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Kornelia Neveling, Rob W. Collin, Christian Gilissen, Jeroen B. Klevering, Ingeborgh van den Born, Anneke I. den Hollander, Joris A. Veltman, Hans Scheffer, Frans P. Cremers; Targeted Next Generation Sequencing As A Powerful Diagnostic Tool For RP. Invest. Ophthalmol. Vis. Sci. 2011;52(14):3319.
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Genetically heterogeneous disorders such as retinitis pigmentosa (RP) have been difficult to diagnose in a routine DNA diagnostic setting up till now. Available methods like the ASPER primer extension chips are only able to detect known variants, whereas the extreme heterogeneity of RP does not allow Sanger sequencing of all known RP genes. Next generation sequencing technologies now allow us to simultaneously sequence all known genes that are involved in RP.
A customized 12-plex Nimblegen sequence capture array was developed to enrich all exons, splice junctions and UTRs of 111 known retinal dystrophy genes. This array was then used to enrich the determined gene package in 100 previously unsolved patients with isolated or autosomal recessive RP, for which ~50-60% of the causative genes are currently known. DNAs of 12 retinal dystrophy patients carrying 24 known disease causing variants served as controls. All 112 samples were sequenced on a Roche 454 GS FLX Titanium machine. Stringent bioinformatic data analysis and variant detection on average resulted in 4 variants per sample, which were validated using conventional Sanger sequencing and segregation analysis within available family members.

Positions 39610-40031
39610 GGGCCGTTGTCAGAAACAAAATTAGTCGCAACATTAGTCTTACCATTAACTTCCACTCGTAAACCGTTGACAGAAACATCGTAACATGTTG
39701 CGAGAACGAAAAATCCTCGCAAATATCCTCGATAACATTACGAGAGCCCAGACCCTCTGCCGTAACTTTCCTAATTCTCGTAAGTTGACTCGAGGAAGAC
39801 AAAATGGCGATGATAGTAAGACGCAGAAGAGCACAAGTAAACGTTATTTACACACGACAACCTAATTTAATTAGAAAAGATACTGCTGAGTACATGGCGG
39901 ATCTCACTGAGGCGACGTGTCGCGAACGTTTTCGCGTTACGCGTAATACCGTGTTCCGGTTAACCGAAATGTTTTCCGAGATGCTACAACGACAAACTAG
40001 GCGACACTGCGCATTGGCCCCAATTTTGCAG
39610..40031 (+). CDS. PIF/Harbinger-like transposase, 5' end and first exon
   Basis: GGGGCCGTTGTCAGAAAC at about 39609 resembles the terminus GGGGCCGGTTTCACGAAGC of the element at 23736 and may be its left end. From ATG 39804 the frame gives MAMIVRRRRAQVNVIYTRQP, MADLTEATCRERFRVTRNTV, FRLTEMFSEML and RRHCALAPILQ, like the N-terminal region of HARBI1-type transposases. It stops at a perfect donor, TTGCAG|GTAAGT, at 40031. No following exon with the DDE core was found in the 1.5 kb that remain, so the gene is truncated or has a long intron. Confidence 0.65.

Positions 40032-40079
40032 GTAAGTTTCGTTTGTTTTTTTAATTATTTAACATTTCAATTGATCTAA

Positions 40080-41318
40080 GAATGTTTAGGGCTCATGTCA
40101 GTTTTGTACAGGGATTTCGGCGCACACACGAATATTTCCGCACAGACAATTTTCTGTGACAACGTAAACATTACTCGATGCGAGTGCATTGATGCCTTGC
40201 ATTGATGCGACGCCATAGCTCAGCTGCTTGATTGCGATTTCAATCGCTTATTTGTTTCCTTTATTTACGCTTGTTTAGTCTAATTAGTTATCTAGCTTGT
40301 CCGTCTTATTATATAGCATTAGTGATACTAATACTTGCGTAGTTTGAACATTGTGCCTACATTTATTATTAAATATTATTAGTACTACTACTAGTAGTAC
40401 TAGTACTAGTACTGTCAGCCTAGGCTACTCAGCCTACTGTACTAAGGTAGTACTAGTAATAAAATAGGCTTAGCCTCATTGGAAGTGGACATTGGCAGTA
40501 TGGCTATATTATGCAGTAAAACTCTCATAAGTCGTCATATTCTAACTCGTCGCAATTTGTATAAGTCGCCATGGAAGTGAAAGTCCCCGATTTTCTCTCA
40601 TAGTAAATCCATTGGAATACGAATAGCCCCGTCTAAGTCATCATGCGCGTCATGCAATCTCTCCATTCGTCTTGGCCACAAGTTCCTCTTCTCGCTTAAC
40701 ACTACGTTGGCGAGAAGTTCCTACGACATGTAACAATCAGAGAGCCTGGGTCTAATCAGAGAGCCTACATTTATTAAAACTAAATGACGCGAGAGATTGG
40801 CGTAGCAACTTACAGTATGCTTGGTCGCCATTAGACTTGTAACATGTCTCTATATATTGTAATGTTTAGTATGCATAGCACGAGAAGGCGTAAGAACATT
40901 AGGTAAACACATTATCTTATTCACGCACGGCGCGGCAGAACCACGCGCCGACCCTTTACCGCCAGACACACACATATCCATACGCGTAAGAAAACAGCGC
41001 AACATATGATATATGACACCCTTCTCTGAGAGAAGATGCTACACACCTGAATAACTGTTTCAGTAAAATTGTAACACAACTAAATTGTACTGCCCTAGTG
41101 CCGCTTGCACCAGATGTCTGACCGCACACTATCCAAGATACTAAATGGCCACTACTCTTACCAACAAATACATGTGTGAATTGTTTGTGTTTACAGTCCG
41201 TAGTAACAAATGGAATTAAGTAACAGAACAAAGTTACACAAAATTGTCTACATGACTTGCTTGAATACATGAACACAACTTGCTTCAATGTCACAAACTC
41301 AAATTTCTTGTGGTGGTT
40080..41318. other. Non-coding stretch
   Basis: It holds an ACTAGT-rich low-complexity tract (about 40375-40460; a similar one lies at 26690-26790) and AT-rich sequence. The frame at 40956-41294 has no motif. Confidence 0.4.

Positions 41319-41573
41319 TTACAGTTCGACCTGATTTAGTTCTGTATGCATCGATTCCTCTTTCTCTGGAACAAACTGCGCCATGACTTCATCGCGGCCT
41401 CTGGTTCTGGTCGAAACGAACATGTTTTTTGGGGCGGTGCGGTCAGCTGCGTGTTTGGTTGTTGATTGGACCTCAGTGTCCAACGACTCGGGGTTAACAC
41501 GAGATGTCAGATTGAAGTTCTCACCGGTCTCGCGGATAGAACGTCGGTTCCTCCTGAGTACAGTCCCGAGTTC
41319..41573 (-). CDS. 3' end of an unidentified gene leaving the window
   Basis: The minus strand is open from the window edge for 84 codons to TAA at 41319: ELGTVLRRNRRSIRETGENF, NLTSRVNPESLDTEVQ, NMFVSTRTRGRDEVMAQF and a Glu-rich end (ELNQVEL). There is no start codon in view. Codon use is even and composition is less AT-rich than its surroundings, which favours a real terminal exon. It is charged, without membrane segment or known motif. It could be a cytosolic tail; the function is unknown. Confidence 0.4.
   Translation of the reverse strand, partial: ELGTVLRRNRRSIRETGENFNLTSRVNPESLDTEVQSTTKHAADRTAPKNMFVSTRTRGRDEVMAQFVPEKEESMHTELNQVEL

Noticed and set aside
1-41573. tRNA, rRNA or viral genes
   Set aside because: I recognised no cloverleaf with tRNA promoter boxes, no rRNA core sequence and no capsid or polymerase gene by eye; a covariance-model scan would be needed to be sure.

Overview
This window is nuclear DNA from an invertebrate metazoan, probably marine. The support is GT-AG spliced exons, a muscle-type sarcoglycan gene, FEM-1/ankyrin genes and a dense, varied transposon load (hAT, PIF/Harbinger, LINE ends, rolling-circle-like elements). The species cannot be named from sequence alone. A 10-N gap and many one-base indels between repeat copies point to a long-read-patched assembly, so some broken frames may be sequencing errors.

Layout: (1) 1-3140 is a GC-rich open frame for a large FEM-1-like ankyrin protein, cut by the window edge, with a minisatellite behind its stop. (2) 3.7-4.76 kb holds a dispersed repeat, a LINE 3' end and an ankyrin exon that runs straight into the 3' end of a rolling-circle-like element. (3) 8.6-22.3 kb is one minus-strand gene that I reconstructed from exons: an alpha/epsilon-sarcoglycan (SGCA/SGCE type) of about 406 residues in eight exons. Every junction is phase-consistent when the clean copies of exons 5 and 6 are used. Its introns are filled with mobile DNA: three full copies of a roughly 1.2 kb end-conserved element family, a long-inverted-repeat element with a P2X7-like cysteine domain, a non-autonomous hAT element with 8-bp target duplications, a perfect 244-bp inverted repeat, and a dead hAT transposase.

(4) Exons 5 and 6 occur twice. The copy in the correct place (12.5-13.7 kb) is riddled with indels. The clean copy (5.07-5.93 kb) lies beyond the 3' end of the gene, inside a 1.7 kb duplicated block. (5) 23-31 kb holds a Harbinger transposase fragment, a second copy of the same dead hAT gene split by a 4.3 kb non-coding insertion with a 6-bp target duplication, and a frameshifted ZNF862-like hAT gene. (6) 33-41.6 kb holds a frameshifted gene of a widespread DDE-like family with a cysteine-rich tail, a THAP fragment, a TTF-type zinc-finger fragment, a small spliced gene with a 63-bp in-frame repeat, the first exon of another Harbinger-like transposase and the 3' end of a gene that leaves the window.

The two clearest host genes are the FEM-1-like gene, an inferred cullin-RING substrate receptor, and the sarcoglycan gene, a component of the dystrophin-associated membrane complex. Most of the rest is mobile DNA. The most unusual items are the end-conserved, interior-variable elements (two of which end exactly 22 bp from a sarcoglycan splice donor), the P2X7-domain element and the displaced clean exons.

In 100 patients, a total of 397 variants were selected to be potentially pathogenic and were validated by Sanger sequencing. Up to now, 82% of the so far validated variants are confirmed. In addition to variants at basepair level, we could also identify larger homozygous and heterozygous pathogenic deletions. Preliminary data on the confirmation and segregation analysis of sequence variants in the corresponding families revealed the likely pathogenic mutations in at least 35 probands. As expected,~half of the cohort will carry a mutation in yet to be discovered genes that are not targeted on our array.
Our data show that targeted next-generation sequencing combined with stringent bio-informatic data analysis is a time- and cost-effective strategy for the molecular genetic diagnosis of genetically heterogeneous disorders like RP.
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